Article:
University of Cape Town (UCT) women are making significant strides in civil engineering, where they account for six of the department’s 11 first-class honours students.
Thirty percent of the Department of Civil Engineering’s students are women, according to the department’s Professor Mark Zuidgeest, director of undergraduate studies. The six top women are Chloe Bolton, Juliana Diniz, Jemma Richmond, Dilys Mneney, Waseefa Ebrahim and Lansea Loubser, who are now working in engineering fields as diverse as transport and coastal infrastructure.
Their achievement is an emphatic endorsement of the Dean of Engineering & the Built Environment Professor Alison Lewis’s strong rebuttal last year of former South Africa Institution of Civil Engineering (SAICE) chief executive Mangin Pillay’s negative view about investing in attracting women into science, technology, engineering and mathematics (STEM) careers.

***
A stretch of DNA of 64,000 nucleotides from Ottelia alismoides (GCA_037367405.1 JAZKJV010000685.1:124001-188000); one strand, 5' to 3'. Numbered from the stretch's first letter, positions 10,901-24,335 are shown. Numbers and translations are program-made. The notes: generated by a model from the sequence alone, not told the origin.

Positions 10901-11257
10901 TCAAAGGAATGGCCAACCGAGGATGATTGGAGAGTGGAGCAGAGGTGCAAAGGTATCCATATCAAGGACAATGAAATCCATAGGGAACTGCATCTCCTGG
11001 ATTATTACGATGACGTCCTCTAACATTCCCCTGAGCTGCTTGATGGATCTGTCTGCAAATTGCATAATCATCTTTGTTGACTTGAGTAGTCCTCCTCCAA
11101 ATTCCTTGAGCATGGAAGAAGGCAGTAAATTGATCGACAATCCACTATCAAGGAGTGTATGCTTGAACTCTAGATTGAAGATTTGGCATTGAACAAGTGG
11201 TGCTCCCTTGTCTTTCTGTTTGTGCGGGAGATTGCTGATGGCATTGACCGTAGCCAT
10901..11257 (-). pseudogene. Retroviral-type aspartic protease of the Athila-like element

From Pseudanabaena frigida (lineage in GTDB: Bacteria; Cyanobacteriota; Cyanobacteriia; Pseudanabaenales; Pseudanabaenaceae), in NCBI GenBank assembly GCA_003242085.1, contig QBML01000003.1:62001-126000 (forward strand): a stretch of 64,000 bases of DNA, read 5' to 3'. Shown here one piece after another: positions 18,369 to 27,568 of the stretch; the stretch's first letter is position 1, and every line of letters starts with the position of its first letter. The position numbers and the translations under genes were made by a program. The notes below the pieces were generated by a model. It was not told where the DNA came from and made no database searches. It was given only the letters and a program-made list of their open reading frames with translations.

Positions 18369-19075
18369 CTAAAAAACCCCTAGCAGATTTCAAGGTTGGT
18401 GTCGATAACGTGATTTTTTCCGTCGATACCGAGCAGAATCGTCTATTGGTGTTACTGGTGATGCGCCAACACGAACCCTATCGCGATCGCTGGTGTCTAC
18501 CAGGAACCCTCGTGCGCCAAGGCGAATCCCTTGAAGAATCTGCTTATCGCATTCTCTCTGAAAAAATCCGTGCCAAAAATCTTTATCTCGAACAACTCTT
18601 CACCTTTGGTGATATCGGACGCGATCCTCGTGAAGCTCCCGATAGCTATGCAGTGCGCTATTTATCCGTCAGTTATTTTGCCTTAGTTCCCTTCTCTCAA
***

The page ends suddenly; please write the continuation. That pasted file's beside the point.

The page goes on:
The UCT faculty has actively campaigned to attract more women, primarily through its #WomeninEngineering and “This is what an engineer looks like” campaigns, as well as the UCT chapter of Women in Engineering’s “I am an engineer” drive.
Last year, civil engineering master’s student Suzanne Lambert made global headlines when she produced a world first: a bio-brick made from human urine, signalling an innovative paradigm shift in waste recovery.
Five of the six top women in the civil engineering honours class. They are (from left) Waseefa Ebrahim, Juliana Diniz, Lansea Loubser, Jemma Richmond and Chloe Bolton. Dilys Mneney is absent